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Squaw Valley ski resort near Lake Tahoe in California is a Winter Olympics host site that contains some of the best lift-served freeride terrain in North America, across one of the USA's largest linked ski areas; with two purpose-built accommodation villages that have home-run pistes and a relaxed friendly ambiance.

Overview

Host for the VIII Olympic Winter Games in 1960, Squaw Valley near Lake Tahoe is regarded as the spiritual home of modern extreme skiing in the USA; it was here in the mid-1980s that veteran ski-movie producer Warren Miller first filmed the pioneering professional extreme skier Scot Schmidt skiing off a 30m cliff in the Palisade sector, and the rest, as they say, is history.

Squaw Valley's extreme-ski pedigree still draws many of today's top freeskiers and freeriders, who come here not only to bag the area's now almost legendary headline cliff hucks but also because Squaw Valley's ski area largely consists of big ungroomed (unpisted) bowls, offering vast expanses of open terrain where pristine powder lines can often be found for many days following fresh snowfalls.

And it certainly receives plenty of that powder, the accumulated snowfall history records for Squaw Valley average over 11 metres per season.

Despite its reputation as an extreme-skier destination, Squaw Valley is actually a very well-rounded resort and is in fact one of the biggest ski areas in the USA, containing a great range of terrain suitable for all abilities; the resort also offers a good selection of high-quality slope-side accommodation in two pleasant purpose-built base-area developments, together with first-rate on-mountain amenities to cater for all categories of visitor.


Ski area

One of the unique features of Squaw Valley ski area is that so much of its ungroomed (unpisted) terrain is lift-served and readily accessible.

The beginners' areas and novice-friendly green-classified marked trails together with the majority of blue-classified intermediate runs are regularly groomed (pisted), but almost all other slopes of high-end intermediate grade and above effectively offer an in-bounds backcountry experience where visitors are free to choose their own lines of descent according to their ability.

There's a compact beginners' area with a separate children's zone on the base-area slopes in front of the main resort village, plus a straightforward first proper piste for novices served by a quad-chairlft nearby; beginners also get to share in the stunning high Sierra scenery of the upper bowls too, thanks to Squaw's big cable car (Aerial Tram) and Funitel gondola lift, which transport slope-users and sightseers alike up to the resort's incredible High Camp services station and the surrounding novice-accessible high-altitude slopes.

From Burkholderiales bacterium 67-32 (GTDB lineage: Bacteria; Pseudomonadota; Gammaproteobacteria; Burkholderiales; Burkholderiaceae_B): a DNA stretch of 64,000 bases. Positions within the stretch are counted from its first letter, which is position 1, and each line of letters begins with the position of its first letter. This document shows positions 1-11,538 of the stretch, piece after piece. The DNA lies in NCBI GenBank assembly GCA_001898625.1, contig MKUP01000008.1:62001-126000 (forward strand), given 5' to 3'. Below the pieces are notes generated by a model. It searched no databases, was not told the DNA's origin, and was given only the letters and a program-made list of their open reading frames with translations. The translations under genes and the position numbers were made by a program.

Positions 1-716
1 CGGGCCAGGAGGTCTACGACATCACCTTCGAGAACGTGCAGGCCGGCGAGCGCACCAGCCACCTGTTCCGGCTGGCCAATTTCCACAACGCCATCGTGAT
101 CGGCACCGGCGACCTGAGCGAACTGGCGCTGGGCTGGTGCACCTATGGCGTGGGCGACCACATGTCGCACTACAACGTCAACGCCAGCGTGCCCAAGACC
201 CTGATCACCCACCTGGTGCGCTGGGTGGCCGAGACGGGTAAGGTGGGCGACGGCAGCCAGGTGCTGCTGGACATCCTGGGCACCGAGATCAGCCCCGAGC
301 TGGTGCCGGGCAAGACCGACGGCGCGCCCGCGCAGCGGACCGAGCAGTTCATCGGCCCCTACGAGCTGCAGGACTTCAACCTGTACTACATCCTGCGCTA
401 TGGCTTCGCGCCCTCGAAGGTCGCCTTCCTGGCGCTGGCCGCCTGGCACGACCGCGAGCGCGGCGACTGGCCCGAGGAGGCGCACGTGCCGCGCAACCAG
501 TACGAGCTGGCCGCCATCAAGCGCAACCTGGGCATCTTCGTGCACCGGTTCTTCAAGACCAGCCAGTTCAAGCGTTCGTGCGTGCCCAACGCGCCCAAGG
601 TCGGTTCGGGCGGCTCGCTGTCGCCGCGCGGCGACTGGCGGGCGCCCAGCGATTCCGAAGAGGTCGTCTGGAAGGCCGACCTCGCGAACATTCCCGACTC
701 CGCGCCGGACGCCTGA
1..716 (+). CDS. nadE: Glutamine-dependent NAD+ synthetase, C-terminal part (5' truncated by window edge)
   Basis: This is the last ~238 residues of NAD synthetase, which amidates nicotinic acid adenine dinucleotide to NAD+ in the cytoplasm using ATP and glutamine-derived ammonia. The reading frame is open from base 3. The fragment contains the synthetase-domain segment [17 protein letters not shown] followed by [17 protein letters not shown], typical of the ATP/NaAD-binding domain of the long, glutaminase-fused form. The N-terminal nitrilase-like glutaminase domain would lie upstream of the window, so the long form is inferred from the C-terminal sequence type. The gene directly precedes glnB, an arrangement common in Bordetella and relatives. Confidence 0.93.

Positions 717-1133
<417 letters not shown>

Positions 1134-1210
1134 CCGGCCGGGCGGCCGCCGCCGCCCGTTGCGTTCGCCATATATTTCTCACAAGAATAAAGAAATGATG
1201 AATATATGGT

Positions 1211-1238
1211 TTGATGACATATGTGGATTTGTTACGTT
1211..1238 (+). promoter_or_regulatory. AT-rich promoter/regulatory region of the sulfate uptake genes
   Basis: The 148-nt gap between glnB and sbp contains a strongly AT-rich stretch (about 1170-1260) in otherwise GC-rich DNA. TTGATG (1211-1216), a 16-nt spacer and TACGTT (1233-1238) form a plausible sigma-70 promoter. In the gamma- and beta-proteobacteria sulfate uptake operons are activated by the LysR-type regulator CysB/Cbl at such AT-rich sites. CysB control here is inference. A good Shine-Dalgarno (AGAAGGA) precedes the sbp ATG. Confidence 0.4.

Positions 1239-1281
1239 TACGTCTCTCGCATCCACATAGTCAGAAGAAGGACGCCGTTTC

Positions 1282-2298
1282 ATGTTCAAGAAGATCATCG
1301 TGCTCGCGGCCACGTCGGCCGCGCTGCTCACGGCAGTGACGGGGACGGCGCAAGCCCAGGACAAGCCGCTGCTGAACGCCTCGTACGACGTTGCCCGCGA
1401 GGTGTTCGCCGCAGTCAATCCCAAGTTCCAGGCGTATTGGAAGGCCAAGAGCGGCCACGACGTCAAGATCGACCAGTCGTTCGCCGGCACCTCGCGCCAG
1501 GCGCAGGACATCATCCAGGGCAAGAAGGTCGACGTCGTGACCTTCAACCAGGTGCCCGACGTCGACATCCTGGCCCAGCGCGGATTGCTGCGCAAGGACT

There are fabulous summit-to-base cruises and masses of inter-piste powder slopes for intermediates to enjoy, as well as a number of trickier next-level options for pushing limits and building skills.

Advanced and expert visitors will probably already have a bucket-list that includes most of Squaw Valley's headline descents and most notorious features: KT-22, The Fingers, Palisades, Moseley's Run, Poulsens Gully, Headwall, Broken Arrow...

Squaw Valley's ski area is effectively one big natural terrain park, but freestylers who prefer to ride the pipe and/or to jib rails & boxes are also catered for with several snowparks up in the Gold Coast and Riviera areas of the core upper sector; there's also a beginners' snowpark down by the base area.


Off the slopes and apres ski

The main base-area village at Squaw Valley is a pleasant European-styled purpose-built development of luxury and mid-range hotels and apartments and contains a good selection of shops, cafés, restaurants and bars in a pedestrian-friendly plaza-style layout. There's also a separate smaller satellite base-area development at Squaw Creek, around one kilometre to the east, that has its own home-run pistes and is linked into the main ski area by chairlift.

Between these two bases there's a spacious meadow area used for cross-country skiing, along with a lift-served snow-tubing hill; other activities available at Squaw Valley include dog-sledding, snowshoeing, horse-drawn sleigh rides, an indoor climbing wall, plus a handful of spas, swimming pools and fitness suites at the resort's hotels.

The most noteworthy non-ski visitor attraction is the amazing High Camp services station at the top terminal of the cable car, sited at 2,500m: this superb facility houses a spa, a heated outdoor leisure pool (Springtime only) and an outdoor ice-skating rink, together with café-bars and a restaurant, offering far-reaching vistas over the Squaw Valley ski area and its surrounding peaks to Lake Tahoe in the distance; quite literally breathtaking.

Apres ski in the main village is fairly animated yet generally low-key: there are fire pits around the base area where you can sit and chat outside over a convivial drink or two, plus there's a selection of good basic bars, of which Le Chamois & Loft Bar is the prime apres ski magnet; the popular Cornice Cantina also morphs into a disco-bar later in the evening. The resort's handful of restaurants cover the other options for nightlife in Squaw Valley.

// HIGHLIGHTS //
Apres Ski
3
Families
6
Lift System
7
Off the slopes
2
Off-piste
9
Resort Charm
3
Ski Area
7
Vertical drop
868m
Altitude range
1890–2758m
Ski area
1457
Parks
6
Resort height
1890m
Summit
2758m
Airport
Reno/Tahoe
Train station
Truckee
beginner
25%
intermediate
45%
expert
30%